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But Please Balance the books!
on 26 August 2006
This book is has given me many useful insights into the whys and hows of emotionally abusive behaviour. The other reviewers here have effectively listed it's many plus points.
However, the title says "How to Recognize, Understand and *Deal* with People Who Try to Control You
I had hoped for more concrete methods described in the dealing with controllers aspect. The book's concluding chapters seemed to me to consist of many quotes from people congratulating either themselves or Evans on having 'broken the spell'. I found it hard to distil firm techniques that would help me practice spellbreaking. The abuse I witness is very subtle and hard to pin down and confront in the workplace and the methods mentioned seem to me best suited for "In your face" abuse.
Finally so many books and websites on abuse and bullying are overtly gender biased and Patricia Evan's book is no exception. I think a better balanced insight could have been gained from illustrating the patterns of control and abuse with more examples of people abused by female partners or colleagues. When the "typical" gender dynamic is reversed it really does highlight the power and recurring pattern of controlling abusive behaviour.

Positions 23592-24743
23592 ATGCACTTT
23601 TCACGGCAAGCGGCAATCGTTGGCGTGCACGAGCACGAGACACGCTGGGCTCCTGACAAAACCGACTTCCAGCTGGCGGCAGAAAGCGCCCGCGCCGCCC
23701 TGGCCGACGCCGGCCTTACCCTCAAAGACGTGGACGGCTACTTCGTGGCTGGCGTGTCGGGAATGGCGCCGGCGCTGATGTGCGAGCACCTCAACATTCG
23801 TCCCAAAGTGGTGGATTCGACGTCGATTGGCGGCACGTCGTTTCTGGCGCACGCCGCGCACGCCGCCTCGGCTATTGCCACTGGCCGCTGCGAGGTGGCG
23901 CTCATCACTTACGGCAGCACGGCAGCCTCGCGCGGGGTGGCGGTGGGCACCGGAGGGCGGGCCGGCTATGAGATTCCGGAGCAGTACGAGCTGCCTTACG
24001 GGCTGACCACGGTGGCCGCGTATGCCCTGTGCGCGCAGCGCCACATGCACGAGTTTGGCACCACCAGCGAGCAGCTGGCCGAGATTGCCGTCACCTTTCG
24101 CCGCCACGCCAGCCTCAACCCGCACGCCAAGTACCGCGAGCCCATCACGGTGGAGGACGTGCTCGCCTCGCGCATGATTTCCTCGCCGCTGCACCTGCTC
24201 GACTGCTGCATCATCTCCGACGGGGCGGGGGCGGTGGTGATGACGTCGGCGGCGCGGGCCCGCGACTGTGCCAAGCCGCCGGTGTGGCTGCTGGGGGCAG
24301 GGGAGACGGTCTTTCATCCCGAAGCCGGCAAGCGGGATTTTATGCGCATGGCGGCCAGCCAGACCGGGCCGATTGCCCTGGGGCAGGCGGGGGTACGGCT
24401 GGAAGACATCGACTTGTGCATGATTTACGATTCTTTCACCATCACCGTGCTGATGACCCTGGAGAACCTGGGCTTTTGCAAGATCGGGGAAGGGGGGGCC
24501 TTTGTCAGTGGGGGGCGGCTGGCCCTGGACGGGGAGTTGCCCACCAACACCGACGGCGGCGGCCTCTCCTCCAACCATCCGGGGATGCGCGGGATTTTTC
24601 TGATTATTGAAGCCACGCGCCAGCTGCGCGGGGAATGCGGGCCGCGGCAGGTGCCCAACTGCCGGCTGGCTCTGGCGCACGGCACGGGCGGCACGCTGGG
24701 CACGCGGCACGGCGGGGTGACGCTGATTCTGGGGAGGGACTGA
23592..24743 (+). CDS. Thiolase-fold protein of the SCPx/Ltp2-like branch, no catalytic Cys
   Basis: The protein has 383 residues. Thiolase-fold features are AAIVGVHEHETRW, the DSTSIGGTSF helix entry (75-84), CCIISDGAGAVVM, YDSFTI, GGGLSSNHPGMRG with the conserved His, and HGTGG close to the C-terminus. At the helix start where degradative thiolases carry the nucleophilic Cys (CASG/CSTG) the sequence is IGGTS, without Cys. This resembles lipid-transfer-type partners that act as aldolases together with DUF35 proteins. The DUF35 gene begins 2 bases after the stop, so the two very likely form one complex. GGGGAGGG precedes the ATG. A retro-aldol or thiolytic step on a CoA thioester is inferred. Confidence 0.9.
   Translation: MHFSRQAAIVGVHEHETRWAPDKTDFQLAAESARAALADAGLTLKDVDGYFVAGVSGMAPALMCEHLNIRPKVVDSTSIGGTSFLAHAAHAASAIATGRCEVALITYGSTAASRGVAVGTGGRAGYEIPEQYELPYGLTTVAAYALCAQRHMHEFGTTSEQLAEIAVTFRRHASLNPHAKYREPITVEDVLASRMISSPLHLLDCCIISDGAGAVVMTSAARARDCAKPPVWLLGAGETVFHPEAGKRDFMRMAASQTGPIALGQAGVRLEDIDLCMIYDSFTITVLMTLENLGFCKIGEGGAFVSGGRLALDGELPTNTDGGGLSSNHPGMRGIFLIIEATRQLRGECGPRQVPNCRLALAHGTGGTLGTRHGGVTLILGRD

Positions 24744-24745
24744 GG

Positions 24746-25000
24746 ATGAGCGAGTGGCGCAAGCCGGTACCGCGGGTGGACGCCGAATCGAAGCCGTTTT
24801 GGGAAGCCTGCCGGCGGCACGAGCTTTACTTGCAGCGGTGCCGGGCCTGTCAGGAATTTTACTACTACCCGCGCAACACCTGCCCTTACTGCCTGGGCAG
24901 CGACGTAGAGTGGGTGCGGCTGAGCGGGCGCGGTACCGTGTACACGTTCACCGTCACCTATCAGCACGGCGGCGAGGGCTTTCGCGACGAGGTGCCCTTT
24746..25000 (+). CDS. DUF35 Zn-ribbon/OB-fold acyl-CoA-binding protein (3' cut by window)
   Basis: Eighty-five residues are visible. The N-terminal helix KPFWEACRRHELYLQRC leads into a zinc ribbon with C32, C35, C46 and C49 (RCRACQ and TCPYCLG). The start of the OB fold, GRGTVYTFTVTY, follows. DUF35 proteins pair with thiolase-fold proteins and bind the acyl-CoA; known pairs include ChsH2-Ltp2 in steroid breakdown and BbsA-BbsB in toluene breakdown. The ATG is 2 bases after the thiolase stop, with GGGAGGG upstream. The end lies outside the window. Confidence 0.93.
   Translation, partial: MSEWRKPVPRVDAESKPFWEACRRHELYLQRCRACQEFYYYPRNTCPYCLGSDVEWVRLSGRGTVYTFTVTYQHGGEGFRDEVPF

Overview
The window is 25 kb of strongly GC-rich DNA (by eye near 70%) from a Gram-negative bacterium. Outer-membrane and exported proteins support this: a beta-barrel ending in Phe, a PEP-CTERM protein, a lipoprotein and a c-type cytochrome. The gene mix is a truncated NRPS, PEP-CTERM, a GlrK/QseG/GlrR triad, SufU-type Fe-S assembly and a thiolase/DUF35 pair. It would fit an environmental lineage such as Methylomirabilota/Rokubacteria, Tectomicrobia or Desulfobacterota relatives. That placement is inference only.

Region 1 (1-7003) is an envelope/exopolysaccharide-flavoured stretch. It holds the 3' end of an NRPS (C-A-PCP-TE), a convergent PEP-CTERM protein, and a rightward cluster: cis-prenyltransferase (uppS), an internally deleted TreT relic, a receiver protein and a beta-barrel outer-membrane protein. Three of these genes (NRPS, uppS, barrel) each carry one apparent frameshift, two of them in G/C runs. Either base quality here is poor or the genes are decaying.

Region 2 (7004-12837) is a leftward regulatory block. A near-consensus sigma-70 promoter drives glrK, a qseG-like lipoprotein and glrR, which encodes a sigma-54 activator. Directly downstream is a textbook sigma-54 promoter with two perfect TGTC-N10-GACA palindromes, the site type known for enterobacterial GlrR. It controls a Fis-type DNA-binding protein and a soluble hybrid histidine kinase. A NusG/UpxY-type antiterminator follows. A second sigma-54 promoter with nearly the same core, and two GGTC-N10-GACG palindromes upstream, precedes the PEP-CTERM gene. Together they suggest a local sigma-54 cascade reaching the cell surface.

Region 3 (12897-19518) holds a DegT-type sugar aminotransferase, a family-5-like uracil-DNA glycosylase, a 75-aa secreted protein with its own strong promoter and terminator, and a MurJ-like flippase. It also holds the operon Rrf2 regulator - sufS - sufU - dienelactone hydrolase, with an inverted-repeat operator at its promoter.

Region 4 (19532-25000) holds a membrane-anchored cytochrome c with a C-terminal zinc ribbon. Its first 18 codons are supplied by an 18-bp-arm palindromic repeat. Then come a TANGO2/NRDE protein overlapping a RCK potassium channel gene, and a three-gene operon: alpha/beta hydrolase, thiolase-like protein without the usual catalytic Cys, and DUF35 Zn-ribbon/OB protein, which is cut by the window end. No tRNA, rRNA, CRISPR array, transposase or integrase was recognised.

The path to becoming an abuser is not a "Man thing". It can flow from mother to daughter from wife to husband, even employee to boss! Being a target of abuse is not the female prerogative.
Myself, my father, my partner and her father, have all been the objects of "control connections" from spellbound women and those women in turn were the victims of maternal abuse and neglect.
I feel the book's bias is disingenous because I would have thought it more empowering to recognise and emphasise that abusive behaviour is not gender specific but that it is simply it's own self-perpetuating legacy. More examples of female to male or same gender incidents could've illustrated her points as well as, if not better than the limited spectrum of "typical" abusive relationships she presents.
Also many men, my father included, remain in denial (spellbound) about their situation. This is a good book but its predominately female perspective still allows him to say "This doesn't apply to me" or worse "It *is* my fault - I'm the abuser!"
Despite these misgivings I will still be recommending "Controlling people" to friends and relatives who have found themselves in the thrall of "spellbound" behaviour.